How much do I really remember?

A lot of my key memories of my childhood aren’t really mine. They are of incidents that I don’t have my own memory of, but which I talked about and laughed about with my parents so many times that they have become canon. I suspect this is pretty common: most of the memories that most people have of their early childhood are not authentic.

But some are. And the reason I know this is because there are little incidents that I never told anyone else about — so there has never been this reinforcement that you get from do-you-remember-when and what-about-the-time-when. A trivial example: I remember stopping in a cafe with my mum when we were shopping, smelling real coffee for the first time, and being mesmerised by the tanks of juice with their paddles constantly churning. I would have been very young: maybe two, perhaps three years old.

Another example: I remember when I was about six years old, my parents threw out an old piece of furniture — maybe a bookcase — and that while it was sitting in the back garden waiting to be disposed of, it occurred to me that you could fix pram wheels to the corners, and it could be a kind of giant go-kart for several children at once to sit in. This is the first time I have ever told anyone that not-very-exciting nugget of my childhood.

How much is our perception of ourselves built up from other people’s memories of us? And how much is our own memories of how we perceived things?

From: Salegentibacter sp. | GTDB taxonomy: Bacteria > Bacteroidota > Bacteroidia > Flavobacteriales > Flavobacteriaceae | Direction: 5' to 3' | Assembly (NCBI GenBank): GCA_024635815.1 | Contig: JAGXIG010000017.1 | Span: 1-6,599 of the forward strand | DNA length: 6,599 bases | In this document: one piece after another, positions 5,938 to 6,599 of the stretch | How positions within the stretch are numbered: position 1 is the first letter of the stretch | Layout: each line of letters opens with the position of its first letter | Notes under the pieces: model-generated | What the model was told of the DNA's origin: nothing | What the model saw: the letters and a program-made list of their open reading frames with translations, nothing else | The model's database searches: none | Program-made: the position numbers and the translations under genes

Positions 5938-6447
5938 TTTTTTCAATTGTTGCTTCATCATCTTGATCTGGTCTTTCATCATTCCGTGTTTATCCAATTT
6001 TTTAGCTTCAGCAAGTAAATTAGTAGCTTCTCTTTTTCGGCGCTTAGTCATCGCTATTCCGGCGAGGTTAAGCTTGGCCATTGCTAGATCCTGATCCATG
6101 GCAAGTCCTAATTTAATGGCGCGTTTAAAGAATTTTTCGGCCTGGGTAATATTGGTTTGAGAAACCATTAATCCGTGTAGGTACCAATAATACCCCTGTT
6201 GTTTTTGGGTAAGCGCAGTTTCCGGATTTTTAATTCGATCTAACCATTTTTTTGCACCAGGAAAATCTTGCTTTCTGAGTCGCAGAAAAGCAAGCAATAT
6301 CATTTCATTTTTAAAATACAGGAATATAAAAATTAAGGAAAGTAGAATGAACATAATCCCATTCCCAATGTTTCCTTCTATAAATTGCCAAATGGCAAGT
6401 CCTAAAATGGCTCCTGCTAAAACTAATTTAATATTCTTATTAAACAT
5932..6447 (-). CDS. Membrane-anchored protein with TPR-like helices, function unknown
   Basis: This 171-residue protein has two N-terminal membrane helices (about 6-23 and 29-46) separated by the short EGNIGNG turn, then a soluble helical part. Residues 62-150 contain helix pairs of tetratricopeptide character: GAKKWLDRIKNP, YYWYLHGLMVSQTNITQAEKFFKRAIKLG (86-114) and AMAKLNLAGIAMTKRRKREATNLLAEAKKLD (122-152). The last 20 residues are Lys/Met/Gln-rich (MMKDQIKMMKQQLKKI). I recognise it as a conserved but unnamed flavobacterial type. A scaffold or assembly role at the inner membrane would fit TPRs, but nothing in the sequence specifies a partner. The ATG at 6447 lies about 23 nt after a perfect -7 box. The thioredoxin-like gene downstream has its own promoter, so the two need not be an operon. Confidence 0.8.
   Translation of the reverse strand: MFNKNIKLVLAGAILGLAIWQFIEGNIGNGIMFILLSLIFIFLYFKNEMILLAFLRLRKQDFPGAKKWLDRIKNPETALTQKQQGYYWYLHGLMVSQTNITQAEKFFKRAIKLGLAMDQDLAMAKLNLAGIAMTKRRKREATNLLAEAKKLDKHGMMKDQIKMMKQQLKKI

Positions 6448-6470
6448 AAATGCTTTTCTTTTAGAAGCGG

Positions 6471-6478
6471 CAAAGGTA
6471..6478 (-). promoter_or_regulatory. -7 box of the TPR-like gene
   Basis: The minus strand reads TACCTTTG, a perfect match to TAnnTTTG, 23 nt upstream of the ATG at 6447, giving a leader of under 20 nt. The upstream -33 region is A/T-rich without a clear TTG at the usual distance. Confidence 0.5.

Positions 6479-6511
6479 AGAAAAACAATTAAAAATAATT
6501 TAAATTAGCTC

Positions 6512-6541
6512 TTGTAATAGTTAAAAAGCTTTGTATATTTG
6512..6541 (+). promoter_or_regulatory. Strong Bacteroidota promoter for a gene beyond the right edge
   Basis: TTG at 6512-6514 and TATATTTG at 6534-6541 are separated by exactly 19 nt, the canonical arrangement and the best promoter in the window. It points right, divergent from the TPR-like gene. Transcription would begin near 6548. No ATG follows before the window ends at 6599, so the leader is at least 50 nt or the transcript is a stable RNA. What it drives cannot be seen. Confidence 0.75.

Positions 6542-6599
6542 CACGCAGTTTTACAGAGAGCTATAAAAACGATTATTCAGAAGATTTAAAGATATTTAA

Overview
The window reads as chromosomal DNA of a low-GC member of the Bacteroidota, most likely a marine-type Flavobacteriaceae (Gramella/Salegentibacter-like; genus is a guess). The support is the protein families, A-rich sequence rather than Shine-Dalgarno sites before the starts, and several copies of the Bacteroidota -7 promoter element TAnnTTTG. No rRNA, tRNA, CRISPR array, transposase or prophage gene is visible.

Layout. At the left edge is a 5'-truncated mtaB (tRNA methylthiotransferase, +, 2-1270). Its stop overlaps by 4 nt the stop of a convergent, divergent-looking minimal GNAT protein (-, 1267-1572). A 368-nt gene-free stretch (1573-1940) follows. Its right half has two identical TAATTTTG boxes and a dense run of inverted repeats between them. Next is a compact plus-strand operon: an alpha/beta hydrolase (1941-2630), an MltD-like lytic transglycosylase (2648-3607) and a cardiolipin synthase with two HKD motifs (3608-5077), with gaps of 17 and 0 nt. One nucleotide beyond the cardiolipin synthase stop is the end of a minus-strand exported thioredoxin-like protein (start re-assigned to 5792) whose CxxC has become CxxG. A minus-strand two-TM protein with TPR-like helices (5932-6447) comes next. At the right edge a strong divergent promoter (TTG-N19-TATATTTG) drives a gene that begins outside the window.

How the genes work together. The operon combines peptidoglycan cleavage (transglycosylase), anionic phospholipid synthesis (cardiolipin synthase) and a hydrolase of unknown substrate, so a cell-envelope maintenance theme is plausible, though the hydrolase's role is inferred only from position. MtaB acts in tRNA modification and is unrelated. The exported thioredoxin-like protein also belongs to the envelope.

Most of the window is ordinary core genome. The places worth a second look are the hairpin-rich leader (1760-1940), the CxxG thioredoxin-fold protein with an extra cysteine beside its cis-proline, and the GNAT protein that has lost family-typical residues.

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8 responses to “How much do I really remember?

  1. I have so many happy memories of your childhood I wouldn’t know where you begin.

  2. A Frenchmen wrote an enormously long book about this. (A Norwegian fellow is currently writing an even longer one.)

  3. I mentioned to you a while ago that I have a memory (almost certainly false) of meeting Douglas Adams at high school. Memory is a very odd thing, and I now realize it cannot be relied upon to be accurate. I will bear this in mid if I ever end up on a Jury.

  4. Andrew, I assume you’re referring to Proust’s seven-volume masterwork A La Recherche du Temps Perdu, which as I understand it, ostensibly tells of the irrevocability of time lost, the forfeiture of innocence through experience, the reinstallment of extra-temporal values of time regained. (I wouldn’t know; I’ve not read it. I have, however, eaten a small cake.)

    Myles, you are almost 100% certainly right that your Douglas Adams memory is false — having been at the same school as you, I am quite sure I would have remembered.

  5. The neurochemistry of memory is understood enough now that it is known for sure that recalling something “melts” the memory: for a few hours it is as mutable as it was when newly remembered: in that time it is perhaps modified with the emotional overlay of your recall of it, but it may also be that all you remember from that point on is not the original memory, but the memory of a memory. But of course if you don’t do this to a memory, if you never recall it, it fades and is lost.

    So in that sense *none* of your memories are genuine.

  6. Gee, Nix, thanks a whole bunch.

  7. Pingback: Artwork from 1980 | The Reinvigorated Programmer

  8. This Radio 4 programme has some interesting things to say about memory: http://www.bbc.co.uk/programmes/b08pdy0f

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